By Jake Esteban
Movies such as “Jurassic Park”, “Mad Max”, “Clash of the Titans” and “Beauty and the Beast” have been known as blockbuster hits. These films had excellent performers with well thought-out story plots and great character development. As technology advances, so does the quality in films. Today, movies have better effects, sound, producers and actors who utilize this technology. Studio productions have taken this technology and used it towards their advantage to remake popular movies. Remade movies have been growing in popularity because of guaranteed profit, the success of some rebooted films and rejuvenates brand marketing.
Why do movie studios invest money in rebooted films? The trend lately has been for studios to take already successful movies and remake those films to turn a guaranteed profit. “Jurassic Park” grossed $1,038,812,584 world-wide, while it’s remake, “Jurassic World” grossed $1,671,640,593 worldwide. The original version of “Beauty and The Beast”, which came out in 1991, grossed $424,967,620. The remake, in 2017, grossed $456,835,916. The appeal of a reboot is that the original movie was a success that came with a built-in audience, so it is only natural for a reboot to attract that audience and a new crowd. In the early days of Hollywood, classic films such as “To Kill a Mocking Bird”, “The Birds” and “The Wizard of Oz” were adopted from books with a built-in audience. These films were declared original movies, but the reason for their financial success is that the audience wanted to see their favorite books turned into a movie. Movie reviewers complain that film studios only produce safe bets, such as prequels, sequels and reboots and do not take any chances in producing an original movie. At one time, film-making was considered an art form, but in reality, it is now a business.
Movie reviewers as well as die-hard fans usually say “a remade film will never be as good as the original”. It is true that most remade films are not as successful as the original, but there have been a few successes. The movie “Scarface”, which came out in 1983, is a remake of the original film which was made in 1932. The 2001 version of “Ocean’s Eleven” is a remake of the 1960s version. A final example of a successful remake is the 1986 version of “The Fly” that was based on the 1958 original. What made these remakes successful, was better script-writing, more artistic freedom, and the use of more explicit material due to the passage of time. The success of a remake is the use of bigger Hollywood budgets and advanced technology. With today’s technology, studios can transport the movie and goes deeper into the story line of the film. With the advancement of computer graphics, the movie experience is more adventures than an everyday life.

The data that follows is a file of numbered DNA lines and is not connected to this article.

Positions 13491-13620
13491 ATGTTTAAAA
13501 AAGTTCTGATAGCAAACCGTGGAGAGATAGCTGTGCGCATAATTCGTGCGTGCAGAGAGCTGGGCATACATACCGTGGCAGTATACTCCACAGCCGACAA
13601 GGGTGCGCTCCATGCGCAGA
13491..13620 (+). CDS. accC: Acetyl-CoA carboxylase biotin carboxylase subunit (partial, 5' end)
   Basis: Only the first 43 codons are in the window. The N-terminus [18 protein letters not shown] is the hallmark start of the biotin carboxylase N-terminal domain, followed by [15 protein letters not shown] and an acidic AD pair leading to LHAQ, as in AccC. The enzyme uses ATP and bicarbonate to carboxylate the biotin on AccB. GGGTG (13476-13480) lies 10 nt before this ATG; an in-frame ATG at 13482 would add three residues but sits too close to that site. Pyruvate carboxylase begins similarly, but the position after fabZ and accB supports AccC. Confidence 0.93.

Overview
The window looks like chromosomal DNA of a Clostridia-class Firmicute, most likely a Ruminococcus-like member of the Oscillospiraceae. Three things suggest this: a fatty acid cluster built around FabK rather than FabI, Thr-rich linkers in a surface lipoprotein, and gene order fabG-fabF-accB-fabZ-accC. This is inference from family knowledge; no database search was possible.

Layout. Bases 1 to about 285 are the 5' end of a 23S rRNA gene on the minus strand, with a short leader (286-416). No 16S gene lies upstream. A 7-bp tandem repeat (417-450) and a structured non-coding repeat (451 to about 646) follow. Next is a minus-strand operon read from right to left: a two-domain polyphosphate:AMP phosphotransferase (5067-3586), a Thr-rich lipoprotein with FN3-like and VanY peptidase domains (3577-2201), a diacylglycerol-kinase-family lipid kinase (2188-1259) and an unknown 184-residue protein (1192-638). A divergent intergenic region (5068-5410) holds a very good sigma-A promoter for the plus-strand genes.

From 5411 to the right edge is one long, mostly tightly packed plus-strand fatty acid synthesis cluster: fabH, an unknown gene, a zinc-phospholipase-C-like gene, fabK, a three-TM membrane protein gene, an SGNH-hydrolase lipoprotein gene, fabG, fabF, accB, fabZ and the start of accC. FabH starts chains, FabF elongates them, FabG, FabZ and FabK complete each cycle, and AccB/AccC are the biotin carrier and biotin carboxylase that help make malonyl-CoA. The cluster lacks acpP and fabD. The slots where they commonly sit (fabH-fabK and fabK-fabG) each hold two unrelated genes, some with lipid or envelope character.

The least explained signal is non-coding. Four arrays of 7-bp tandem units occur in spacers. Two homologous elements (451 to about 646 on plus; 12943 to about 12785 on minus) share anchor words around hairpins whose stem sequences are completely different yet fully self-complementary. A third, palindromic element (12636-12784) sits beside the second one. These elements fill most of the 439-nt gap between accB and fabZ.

Adding to the success of a rebooted film is the rejuvenation of the brand. Selling toys, apparel and memorabilia adds to the financial success of the remake. Fans who loved the original film would want to share the experience with new viewers, thereby attracting a new audience, which adds more profit to the remade film. Merchandising is a huge part in the success of a rebooted movie. “Spider-Man” remakes have made $155 million dollars on merchandising alone, while “Batman” remakes have brought in $245 million dollars in merchandising. With this type of monetary success, there is no reason for movie studios to stop remaking movies.
Rebooted films are becoming a trend in Hollywood. Studios are spending more time and money in remaking films so they can earn a higher profit. Not all reboots were successful in making money, but some captured the heart and beauty from the original that the film deserves to be respected as equally as the first. With rebooted films becoming more popular, studios use this opportunity to supply merchandise and memorabilia to attract a new audience. It looks like studios will keep on producing more remakes and reboots. There will be some films that do not live up to the original, but if certain remakes are taken care of in the hands of someone who is devoted in making films live up to the original, then it wouldn’t hurt to keep an open-mind.